I decided to do some posts about parental investment when my pathological curiosity motivated me to investigate the reproductive lives of sticklebacks.
I’m start with peacocks because they’re the classic example. They troubled Darwin – what possible survival function could be served by that MASSIVE train? – and his solution, sexual selection, was never as widely regarded as natural selection. But oh, it should be. If natural selection is “survival of the fittest,” then sexual selection is “reproduction of the fittest.” And reproduction is more important than survival; reproduction is survival into next generation, which is what really matters, evolutionarily.
In Darwin’s terms, sexual selection consisted of male intrasexual competition and female intersexual choice: males beating or showing each other up, and female picking the ones they’re willing to mate with, based on that display.
Research now shows that in peacocks male competition and female choice results in more and fitter offspring, because males have evolved trains that accurately advertise their fitness, and females have evolved mechanisms to detect and prefer particularly fit trains.
Males compete with each other to win access to the females; and the females pick the males they want.
Let’s just take a minute here to appreciate Darwin. The VISION required to generate the idea of sexual selection… I mean, for a Victorian gentleman to suggest female choice of sex partner as a crucial element of reproduction… to SEE the dynamics underlying the behavior that, prima fascia, seems otherwise senseless and easily (trivially) explained by the theories like “God made birds and flowers beautiful for humans to enjoy”… I mean, holy jesus god. If it doesn’t make you tremble to realize of the POWER of his INSIGHT, well then… then you’re not me. It’s on par with Newton inventing calculus.
But this dynamic – male competition and female choice – is not how it works for many species; indeed, it’s not how it works for humans.
Parental investment is a big piece of the answer. The social functions of sex are another, but we’ll leave that for later.
Parental investment was first theorized by another holy-shit genius, Robert L. Trivers. Its first publication, “Parental investment and sexual selection” in Sexual selection and the descent of man, post-dated Darwin’s (The Descent of Man and Selection in Relation to Sex) by fully 100 years.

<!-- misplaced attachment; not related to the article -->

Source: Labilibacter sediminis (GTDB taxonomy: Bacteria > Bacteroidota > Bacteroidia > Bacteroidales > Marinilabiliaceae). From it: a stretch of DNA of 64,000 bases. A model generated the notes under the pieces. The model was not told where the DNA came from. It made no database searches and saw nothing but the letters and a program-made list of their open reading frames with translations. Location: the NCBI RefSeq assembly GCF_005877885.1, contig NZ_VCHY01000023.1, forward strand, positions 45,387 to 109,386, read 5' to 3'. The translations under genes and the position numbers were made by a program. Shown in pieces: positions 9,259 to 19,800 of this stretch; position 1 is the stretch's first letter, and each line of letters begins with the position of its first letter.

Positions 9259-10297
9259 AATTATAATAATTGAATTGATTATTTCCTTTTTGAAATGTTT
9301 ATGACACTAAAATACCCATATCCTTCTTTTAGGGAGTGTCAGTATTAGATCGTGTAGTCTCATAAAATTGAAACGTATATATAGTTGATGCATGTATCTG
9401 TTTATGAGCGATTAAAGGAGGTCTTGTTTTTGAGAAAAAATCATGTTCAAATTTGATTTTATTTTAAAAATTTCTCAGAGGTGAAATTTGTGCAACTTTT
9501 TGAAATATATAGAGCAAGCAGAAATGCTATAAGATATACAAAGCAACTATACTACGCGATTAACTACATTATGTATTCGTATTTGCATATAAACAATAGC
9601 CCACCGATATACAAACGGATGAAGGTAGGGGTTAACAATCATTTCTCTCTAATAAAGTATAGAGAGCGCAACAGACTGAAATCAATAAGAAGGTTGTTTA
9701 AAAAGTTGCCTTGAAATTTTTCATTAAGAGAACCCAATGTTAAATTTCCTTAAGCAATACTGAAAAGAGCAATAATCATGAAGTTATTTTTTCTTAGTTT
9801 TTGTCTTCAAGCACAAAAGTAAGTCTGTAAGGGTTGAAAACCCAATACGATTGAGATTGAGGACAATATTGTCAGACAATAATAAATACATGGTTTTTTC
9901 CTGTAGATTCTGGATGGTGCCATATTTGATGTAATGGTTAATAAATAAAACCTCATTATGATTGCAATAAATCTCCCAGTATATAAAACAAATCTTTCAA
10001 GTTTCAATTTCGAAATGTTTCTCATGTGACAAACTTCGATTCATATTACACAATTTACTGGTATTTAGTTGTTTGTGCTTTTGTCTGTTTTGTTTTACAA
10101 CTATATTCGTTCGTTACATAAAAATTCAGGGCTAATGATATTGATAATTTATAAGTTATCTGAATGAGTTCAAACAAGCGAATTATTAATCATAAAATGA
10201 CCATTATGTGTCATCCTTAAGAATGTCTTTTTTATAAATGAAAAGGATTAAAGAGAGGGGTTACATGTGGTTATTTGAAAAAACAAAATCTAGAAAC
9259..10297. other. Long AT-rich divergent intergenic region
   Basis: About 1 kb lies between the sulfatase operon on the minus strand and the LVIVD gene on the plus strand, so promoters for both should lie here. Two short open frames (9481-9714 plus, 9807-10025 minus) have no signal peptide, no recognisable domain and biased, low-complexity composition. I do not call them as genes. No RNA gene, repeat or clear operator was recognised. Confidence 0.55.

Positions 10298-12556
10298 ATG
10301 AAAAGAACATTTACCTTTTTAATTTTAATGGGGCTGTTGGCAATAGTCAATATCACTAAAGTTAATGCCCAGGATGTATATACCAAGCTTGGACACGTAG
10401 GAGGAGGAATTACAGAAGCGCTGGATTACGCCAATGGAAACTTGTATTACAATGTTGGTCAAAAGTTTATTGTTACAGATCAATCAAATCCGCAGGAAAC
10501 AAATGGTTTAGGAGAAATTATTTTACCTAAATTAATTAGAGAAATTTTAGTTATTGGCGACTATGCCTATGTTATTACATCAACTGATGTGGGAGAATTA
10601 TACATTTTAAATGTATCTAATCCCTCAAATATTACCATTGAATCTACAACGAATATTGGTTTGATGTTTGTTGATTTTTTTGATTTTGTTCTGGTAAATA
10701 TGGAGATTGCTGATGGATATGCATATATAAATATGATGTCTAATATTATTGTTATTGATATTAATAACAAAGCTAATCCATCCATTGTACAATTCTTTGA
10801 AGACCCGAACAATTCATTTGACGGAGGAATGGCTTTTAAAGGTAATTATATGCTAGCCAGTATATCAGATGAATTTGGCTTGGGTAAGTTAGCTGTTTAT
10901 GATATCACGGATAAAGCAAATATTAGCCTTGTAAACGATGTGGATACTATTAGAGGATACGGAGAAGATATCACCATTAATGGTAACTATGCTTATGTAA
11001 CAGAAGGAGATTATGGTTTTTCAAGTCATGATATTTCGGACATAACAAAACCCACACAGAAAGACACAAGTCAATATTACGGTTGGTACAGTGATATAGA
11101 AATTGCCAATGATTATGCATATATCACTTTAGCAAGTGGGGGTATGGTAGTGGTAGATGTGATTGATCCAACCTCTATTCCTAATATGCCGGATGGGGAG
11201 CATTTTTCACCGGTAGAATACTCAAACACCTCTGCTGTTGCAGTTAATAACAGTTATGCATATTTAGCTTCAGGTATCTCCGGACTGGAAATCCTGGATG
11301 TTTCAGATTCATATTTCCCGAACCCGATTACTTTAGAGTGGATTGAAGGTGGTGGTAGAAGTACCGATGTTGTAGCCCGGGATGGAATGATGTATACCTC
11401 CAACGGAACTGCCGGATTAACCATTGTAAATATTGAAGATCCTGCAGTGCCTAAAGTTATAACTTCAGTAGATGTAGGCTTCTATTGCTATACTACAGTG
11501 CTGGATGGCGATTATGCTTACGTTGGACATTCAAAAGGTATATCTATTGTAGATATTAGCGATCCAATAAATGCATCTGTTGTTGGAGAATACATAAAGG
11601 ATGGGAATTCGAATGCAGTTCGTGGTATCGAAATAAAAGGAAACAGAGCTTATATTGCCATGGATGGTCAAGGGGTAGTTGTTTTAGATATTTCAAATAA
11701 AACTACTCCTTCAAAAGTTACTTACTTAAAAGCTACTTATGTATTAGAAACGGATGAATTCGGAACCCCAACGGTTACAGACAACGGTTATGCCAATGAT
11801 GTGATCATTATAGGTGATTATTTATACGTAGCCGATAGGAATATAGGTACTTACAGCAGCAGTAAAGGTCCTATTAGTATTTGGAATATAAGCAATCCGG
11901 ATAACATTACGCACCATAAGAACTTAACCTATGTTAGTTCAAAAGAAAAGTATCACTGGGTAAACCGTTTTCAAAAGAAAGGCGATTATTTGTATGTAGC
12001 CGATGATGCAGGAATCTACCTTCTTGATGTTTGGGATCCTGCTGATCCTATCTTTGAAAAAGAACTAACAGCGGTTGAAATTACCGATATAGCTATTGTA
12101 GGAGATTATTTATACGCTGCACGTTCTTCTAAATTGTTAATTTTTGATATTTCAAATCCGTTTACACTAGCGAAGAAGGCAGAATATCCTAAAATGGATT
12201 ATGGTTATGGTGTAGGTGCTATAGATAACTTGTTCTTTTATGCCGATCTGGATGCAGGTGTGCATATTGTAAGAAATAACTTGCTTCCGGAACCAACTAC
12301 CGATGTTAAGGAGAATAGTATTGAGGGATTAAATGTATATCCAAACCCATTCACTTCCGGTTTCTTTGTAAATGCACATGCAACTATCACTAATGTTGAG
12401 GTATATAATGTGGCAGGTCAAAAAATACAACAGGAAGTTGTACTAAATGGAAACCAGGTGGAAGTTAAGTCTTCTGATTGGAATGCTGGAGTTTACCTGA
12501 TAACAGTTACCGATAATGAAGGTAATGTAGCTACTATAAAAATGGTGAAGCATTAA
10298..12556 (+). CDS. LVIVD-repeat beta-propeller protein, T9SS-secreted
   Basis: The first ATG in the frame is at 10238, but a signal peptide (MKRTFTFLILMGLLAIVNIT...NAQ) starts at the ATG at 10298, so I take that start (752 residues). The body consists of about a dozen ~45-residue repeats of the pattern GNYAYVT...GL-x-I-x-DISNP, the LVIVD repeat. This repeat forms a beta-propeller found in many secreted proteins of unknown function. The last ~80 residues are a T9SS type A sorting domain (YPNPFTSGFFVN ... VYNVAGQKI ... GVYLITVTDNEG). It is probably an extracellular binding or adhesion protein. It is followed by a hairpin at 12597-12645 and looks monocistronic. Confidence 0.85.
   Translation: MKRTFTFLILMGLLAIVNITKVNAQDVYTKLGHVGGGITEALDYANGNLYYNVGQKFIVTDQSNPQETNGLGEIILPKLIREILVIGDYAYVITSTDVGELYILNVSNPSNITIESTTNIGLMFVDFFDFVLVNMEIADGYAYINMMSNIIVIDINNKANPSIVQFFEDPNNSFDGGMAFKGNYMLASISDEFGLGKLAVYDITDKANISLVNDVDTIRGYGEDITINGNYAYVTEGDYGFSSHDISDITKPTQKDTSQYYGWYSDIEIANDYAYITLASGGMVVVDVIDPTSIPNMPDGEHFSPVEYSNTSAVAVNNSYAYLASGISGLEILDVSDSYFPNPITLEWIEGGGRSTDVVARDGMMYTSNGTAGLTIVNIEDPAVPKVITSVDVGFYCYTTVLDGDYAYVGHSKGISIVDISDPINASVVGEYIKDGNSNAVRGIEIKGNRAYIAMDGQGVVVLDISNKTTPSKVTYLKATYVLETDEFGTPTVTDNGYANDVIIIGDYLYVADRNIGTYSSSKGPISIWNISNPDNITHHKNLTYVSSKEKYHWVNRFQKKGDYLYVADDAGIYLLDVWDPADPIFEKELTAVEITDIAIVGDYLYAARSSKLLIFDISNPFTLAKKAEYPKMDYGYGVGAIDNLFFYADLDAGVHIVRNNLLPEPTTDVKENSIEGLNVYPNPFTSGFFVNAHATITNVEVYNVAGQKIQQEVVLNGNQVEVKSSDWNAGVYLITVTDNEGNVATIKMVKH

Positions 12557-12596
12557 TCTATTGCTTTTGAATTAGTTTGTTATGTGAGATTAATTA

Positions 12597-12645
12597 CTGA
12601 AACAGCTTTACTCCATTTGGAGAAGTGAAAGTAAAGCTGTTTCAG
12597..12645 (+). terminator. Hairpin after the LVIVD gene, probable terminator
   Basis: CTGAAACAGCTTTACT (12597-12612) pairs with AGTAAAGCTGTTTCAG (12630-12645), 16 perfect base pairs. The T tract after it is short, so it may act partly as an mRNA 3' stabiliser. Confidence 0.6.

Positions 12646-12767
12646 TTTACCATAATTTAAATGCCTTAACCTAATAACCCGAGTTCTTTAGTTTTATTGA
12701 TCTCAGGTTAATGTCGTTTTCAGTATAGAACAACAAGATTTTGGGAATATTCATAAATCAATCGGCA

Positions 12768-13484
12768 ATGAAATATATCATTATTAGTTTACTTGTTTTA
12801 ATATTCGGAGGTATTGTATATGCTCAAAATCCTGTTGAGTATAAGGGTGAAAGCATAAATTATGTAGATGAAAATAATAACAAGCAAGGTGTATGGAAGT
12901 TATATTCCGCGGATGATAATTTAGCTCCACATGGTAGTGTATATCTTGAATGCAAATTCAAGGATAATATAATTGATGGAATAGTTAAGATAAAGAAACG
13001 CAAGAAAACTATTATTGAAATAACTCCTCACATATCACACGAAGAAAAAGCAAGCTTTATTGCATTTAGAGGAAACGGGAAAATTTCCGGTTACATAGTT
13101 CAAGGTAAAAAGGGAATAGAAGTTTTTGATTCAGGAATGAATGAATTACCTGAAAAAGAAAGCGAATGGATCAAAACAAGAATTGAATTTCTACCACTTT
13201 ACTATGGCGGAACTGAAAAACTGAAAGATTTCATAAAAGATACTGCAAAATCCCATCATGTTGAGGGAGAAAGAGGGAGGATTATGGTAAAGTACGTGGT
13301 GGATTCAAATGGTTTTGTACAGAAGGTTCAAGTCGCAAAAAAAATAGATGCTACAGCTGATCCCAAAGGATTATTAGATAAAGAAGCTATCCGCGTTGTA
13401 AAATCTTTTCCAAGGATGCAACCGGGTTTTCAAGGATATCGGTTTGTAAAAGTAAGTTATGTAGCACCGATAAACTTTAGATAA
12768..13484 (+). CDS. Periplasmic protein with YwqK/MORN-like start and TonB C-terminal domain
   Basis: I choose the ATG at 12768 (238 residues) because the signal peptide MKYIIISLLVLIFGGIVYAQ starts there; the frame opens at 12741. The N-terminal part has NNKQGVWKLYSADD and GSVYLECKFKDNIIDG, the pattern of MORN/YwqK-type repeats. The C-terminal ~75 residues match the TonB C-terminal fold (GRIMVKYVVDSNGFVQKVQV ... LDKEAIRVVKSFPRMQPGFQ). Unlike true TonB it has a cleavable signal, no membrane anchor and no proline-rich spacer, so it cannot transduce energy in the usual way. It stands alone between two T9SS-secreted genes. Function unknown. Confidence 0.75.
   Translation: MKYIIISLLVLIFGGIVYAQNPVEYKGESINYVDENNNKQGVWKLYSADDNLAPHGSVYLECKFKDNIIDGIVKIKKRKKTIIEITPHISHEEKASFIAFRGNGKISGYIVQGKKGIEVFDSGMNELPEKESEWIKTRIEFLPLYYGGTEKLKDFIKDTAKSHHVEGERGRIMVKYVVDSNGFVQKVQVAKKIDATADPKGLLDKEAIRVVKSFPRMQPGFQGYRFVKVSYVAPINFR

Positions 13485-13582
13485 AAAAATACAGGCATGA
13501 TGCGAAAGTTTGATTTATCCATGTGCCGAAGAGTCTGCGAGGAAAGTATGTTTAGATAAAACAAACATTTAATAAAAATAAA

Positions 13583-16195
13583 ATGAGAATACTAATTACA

(I’m skipping a whole lot of history of science, and simplifying the science itself. See the remarkably readable The Ant and the Peacock for more.)
Parental investment, very briefly: time and energy and food and everything else a parent gives an offspring, they’re all limited resources; your goal as an organism is to maximize your resource-to-offspring ratio. You want to invest as little as possible while still successfully producing offspring that survive to reproductive age. Your ultimate goal is to be a grandparent or die trying. Literally.
In peafowl, sperm is the only investment the peacock makes in reproduction. The peahen gestates, lays, and incubates the egg, then raises the peachicks. So the female invests a great deal, you see, in parenting. Peacocks, in contrast, invest almost nothing – biological spare change, really. Parental investment. Dig? (I looked and looked for any suggestion that peacocks invest in parenting and found none; can anyone find any?)
What a peacock put his energy into instead is growing this massive metabolic hog of a train, which puts him at risk for predation and also reduces his immune functioning. It’s a GIANT cost. But he can’t afford not to invest in it because successfully persuading a female to allow him to fertilize her eggs is his one and only gateway into the next generation.
So. The more different the parental investment between the sexes, the more different the mating strategies between the sexes. Peacocks represent quite an thorough example of dimorphism in the service of parental investment and sexual selection.
The intrasexual competition/intersexual choice dichotomy is where we’re we’re starting in this occasional series of posts about parental investment and how it shapes sexual systems.
Wait til we get to the part where I say that sex is a parenting behavior in humans. People sometimes feel like that’s creepy but there is nothing more interesting to me!